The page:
Burt Reynolds is Bo ‘Bandit’ Darville – an ambitionless, Teflon-coated, adrenaline junkie trucker who is more than content to live the life of a carny sideshow attraction, provided he can find rich dummies to finance his passion for fast cars. At present his flunkies are Big Enos (Pat McCormick) and Little Enos Burdette (Paul Williams) – father and son Texas wheeler-dealers who pay the Bandit $80,000 just to haul a truckload of Coors in twenty-eight hours from Texarkana to the Southern Classic in Georgia for their personal refreshment. Big Enos has ulterior motives, however, secretly hoping he can end the Bandit’s lucky streak with this daredevil bet.
Bandit accepts the challenge; then ropes his good buddy Cledus ‘Snowman’ Snow (Jerry Reed) into coming along for the ride. Cledus lives with his wife Waynette (Linda McClure) and their gaggle of unruly kids. Waynette doesn’t want Cledus to go. But since when does a good ol’ boy ever listen to anything his gal wants? So Snowman and Bandit are off to Texarkana to pick up their shipment of Coors, along with Snowman’s blood-shot eyed Basset Hound, Fred.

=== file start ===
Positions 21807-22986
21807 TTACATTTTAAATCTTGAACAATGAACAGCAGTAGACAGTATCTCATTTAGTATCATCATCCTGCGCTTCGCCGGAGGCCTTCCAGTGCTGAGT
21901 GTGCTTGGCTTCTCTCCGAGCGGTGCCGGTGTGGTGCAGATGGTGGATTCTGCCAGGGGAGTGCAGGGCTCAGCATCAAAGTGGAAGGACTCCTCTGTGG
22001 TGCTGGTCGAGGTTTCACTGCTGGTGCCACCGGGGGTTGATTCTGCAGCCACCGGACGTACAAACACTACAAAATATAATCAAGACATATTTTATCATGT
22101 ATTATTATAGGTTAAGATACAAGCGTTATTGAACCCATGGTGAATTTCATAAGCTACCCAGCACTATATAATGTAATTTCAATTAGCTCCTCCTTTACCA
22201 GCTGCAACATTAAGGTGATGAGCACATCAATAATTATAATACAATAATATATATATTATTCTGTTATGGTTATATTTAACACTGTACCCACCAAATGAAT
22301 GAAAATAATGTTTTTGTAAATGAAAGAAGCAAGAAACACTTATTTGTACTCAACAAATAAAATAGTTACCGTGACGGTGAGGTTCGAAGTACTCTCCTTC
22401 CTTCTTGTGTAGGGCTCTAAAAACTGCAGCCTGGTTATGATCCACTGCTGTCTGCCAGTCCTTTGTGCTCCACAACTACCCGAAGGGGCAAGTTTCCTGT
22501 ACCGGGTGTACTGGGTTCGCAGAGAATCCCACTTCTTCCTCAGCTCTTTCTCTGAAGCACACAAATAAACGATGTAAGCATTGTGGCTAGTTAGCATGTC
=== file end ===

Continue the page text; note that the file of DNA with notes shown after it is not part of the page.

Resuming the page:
The better half of the title refers to ‘Smokey’ the CB slang for highway patrolmen. So, it’s perhaps little wonder that the bulk of the story and the memorable lines from here on do not go to Burt Reynolds character but to Sheriff Buford T. Justice of Portague County – especially when the latter is played by one of the all-time great comedians, Jackie Gleason. Gleason’s lawman is really the more fascinating character in this extended travelogue through the backwaters of five states; a pompous, maniacal, ridiculous and frustrated bigot who uses the law to his own purpose, though not to his advantage. Truth is - Justice just can’t win.